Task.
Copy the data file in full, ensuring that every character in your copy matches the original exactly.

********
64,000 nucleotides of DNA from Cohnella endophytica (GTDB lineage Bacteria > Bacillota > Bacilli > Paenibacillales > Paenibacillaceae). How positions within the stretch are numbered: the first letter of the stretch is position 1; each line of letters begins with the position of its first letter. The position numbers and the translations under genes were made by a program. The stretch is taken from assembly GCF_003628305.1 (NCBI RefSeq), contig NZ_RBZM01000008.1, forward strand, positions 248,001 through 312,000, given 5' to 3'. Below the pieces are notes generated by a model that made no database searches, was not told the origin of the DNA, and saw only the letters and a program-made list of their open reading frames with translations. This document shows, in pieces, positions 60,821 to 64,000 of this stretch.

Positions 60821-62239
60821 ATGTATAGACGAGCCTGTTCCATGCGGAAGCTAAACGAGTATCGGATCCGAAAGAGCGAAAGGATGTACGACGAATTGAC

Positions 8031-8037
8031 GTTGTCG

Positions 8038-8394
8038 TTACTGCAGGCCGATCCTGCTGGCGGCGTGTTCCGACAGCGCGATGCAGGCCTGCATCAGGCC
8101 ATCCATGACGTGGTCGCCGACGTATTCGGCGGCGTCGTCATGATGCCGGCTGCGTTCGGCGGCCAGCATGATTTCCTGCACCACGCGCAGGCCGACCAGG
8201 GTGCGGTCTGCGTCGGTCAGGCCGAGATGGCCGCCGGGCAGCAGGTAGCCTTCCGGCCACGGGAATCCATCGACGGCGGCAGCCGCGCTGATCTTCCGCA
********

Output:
64,000 nucleotides of DNA from Cohnella endophytica (GTDB lineage Bacteria > Bacillota > Bacilli > Paenibacillales > Paenibacillaceae). How positions within the stretch are numbered: the first letter of the stretch is position 1; each line of letters begins with the position of its first letter. The position numbers and the translations under genes were made by a program. The stretch is taken from assembly GCF_003628305.1 (NCBI RefSeq), contig NZ_RBZM01000008.1, forward strand, positions 248,001 through 312,000, given 5' to 3'. Below the pieces are notes generated by a model that made no database searches, was not told the origin of the DNA, and saw only the letters and a program-made list of their open reading frames with translations. This document shows, in pieces, positions 60,821 to 64,000 of this stretch.

Positions 60821-62239
60821 ATGTATAGACGAGCCTGTTCCATGCGGAAGCTAAACGAGTATCGGATCCGAAAGAGCGAAAGGATGTACGACGAATTGAC

Positions 8031-8037
8031 GTTGTCG

Positions 8038-8394
8038 TTACTGCAGGCCGATCCTGCTGGCGGCGTGTTCCGACAGCGCGATGCAGGCCTGCATCAGGCC
8101 ATCCATGACGTGGTCGCCGACGTATTCGGCGGCGTCGTCATGATGCCGGCTGCGTTCGGCGGCCAGCATGATTTCCTGCACCACGCGCAGGCCGACCAGG
8201 GTGCGGTCTGCGTCGGTCAGGCCGAGATGGCCGCCGGGCAGCAGGTAGCCTTCCGGCCACGGGAATCCATCGACGGCGGCAGCCGCGCTGATCTTCCGCA